In an interview with ABC Radio National on Monday morning, it was difficult to get a sense of any of that change, nor was there any sense that Frydenberg had grasped the key tenet of the Turnbull platform, about embracing the future rather than the past.
Frydenberg simply repeated the Abbott-government era chants about energy – that cutting of the renewable energy target to 33,000GWh from 41,000GWh was an “outstanding result”, and how Australia has huge opportunities to lift its energy exports to an energy hungry world.
OK, so it’s his first day on the job. But Frydenberg will soon find – if he has honest advisors within the department – that it is no longer as simple as that. China and India are winding back imports of thermal coal, and may even stop them altogether by the end of the decade.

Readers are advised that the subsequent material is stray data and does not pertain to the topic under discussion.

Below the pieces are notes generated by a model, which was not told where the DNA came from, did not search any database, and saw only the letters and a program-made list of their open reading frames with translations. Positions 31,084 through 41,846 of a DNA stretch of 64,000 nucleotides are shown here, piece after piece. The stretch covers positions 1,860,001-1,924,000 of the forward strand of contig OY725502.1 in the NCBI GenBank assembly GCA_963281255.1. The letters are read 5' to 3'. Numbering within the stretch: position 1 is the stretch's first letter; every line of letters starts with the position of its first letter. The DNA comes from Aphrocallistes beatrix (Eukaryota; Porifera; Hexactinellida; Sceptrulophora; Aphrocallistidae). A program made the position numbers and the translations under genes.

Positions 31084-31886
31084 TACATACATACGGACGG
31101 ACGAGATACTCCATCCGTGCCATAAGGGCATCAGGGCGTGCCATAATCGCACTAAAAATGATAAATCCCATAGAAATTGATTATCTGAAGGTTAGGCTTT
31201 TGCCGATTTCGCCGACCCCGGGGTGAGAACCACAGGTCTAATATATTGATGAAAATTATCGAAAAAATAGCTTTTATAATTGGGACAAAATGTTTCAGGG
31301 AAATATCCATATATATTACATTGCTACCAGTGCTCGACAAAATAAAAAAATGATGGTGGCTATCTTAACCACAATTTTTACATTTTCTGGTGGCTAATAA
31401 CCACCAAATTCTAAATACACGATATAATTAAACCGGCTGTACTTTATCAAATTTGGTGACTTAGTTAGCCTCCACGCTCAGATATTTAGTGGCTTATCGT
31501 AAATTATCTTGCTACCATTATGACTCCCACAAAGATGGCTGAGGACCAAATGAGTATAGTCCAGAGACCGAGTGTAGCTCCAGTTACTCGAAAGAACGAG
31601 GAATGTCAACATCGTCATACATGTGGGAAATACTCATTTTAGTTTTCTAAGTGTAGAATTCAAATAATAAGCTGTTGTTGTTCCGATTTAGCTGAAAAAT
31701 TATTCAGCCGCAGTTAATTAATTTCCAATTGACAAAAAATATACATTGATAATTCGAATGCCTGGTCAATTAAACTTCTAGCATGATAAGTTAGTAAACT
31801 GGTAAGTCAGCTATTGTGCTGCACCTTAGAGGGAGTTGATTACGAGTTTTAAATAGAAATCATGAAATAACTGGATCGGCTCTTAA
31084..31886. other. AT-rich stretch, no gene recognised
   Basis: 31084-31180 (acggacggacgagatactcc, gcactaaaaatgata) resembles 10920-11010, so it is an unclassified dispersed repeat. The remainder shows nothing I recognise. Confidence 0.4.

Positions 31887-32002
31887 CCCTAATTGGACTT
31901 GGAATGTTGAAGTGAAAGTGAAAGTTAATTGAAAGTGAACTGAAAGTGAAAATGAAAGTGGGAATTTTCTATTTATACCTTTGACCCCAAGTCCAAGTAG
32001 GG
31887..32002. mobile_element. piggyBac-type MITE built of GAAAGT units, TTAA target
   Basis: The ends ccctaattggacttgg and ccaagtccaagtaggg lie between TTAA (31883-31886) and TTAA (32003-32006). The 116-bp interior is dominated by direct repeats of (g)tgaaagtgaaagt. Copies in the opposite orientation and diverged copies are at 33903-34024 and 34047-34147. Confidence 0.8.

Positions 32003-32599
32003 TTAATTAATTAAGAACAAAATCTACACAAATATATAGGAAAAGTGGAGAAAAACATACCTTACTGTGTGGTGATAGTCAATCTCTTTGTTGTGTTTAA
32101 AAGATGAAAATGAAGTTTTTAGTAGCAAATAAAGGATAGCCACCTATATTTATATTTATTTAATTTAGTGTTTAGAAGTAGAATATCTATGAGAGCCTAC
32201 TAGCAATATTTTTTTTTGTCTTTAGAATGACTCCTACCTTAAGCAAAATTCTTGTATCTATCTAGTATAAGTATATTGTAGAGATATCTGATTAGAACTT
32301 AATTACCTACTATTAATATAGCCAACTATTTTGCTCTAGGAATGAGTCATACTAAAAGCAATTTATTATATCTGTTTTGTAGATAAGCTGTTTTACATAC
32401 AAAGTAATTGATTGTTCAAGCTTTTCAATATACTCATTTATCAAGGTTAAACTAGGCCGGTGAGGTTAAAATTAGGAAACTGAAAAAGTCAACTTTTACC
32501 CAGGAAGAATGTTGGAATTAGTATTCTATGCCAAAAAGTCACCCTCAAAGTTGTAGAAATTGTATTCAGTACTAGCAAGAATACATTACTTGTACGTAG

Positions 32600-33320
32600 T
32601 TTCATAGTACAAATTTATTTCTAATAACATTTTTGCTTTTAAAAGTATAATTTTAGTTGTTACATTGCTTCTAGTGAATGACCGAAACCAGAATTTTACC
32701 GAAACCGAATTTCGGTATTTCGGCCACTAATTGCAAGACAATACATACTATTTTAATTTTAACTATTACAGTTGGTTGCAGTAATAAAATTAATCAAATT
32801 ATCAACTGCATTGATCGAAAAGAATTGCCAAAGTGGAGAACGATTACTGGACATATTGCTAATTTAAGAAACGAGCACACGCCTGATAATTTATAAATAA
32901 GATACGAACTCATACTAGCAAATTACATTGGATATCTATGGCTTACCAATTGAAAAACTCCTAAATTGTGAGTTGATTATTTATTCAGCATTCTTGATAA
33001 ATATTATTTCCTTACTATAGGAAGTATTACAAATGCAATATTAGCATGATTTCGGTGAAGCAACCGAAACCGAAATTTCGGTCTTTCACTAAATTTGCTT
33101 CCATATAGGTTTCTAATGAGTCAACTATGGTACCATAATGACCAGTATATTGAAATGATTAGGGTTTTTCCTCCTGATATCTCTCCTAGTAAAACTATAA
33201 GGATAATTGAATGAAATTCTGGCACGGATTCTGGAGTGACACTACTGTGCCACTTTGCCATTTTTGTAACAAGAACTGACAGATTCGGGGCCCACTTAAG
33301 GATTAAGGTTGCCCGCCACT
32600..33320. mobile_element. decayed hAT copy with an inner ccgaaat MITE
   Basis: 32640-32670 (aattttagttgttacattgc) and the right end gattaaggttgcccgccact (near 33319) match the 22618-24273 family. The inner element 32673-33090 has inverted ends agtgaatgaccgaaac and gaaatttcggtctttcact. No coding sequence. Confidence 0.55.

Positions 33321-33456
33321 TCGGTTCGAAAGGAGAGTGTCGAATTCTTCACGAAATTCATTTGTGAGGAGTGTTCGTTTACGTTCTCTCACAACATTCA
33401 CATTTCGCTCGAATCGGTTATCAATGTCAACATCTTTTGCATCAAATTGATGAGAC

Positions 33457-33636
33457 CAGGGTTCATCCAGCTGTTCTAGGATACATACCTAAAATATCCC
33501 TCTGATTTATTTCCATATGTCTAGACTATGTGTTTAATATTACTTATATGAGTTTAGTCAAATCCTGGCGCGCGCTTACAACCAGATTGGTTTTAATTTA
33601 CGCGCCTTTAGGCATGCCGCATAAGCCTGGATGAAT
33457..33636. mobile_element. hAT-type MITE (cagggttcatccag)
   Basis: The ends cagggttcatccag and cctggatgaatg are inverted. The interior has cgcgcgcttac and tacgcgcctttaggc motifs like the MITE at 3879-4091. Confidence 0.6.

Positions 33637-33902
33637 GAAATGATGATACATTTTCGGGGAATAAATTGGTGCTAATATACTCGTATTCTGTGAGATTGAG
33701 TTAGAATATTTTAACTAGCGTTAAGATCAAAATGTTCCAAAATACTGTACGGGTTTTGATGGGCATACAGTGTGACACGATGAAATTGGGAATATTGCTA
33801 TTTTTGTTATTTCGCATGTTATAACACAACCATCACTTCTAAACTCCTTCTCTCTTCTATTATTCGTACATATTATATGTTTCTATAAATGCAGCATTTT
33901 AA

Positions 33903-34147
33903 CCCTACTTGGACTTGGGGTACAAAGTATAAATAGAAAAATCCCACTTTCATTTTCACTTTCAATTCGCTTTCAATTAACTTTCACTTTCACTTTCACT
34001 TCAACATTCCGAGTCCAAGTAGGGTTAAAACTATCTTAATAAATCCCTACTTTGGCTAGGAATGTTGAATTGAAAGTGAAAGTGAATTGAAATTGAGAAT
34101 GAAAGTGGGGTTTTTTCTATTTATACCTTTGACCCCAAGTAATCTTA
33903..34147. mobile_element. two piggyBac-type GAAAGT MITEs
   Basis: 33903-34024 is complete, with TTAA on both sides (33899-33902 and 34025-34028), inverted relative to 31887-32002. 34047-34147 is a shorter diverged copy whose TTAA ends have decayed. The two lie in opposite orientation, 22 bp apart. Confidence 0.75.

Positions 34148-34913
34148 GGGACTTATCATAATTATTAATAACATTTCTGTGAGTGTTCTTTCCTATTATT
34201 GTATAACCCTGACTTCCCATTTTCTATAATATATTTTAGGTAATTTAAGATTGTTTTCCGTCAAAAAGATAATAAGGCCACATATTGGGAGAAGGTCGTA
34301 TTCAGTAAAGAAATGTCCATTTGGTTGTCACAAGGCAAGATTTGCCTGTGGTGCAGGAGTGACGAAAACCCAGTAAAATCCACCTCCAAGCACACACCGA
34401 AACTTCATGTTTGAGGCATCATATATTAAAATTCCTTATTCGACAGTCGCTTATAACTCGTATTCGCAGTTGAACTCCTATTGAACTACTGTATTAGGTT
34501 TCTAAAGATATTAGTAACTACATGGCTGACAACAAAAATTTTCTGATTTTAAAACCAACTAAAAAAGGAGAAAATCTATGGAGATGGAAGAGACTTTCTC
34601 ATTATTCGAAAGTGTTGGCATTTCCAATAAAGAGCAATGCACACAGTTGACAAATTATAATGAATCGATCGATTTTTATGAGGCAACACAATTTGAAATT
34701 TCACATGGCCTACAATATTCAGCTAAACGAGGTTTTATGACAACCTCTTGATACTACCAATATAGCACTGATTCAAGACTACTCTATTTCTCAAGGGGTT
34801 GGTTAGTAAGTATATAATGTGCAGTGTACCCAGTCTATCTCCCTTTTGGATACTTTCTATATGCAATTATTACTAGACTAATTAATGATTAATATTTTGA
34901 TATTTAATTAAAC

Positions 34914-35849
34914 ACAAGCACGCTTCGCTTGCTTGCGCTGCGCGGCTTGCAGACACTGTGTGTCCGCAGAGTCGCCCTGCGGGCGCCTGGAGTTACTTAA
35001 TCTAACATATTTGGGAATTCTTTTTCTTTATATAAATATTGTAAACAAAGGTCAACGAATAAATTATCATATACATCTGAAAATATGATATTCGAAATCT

The price of LNG is also falling, along with the oil price, and even the AFR, in a front page story, questioned whether the $200 billion in massive LNG price would generate a return on investment.
In the domestic energy market, change is afoot, but the regulators are reacting way too slowly. In two key states, Western Australia and South Australia, daytime demand is expected to be met with just rooftop solar within the next decade. Frydenberg says wind and solar will have “a role to play” in Australia’s energy mix. It will be more than that.
Such change will require new, not old, thinking about the delivery of energy systems in Australia, and the structure of markets – allowing the private capital and investment from consumers, both household and business, to be exploited, but in such a way that it can reduce the cost of the grid and generation, and deliver industry wide benefits.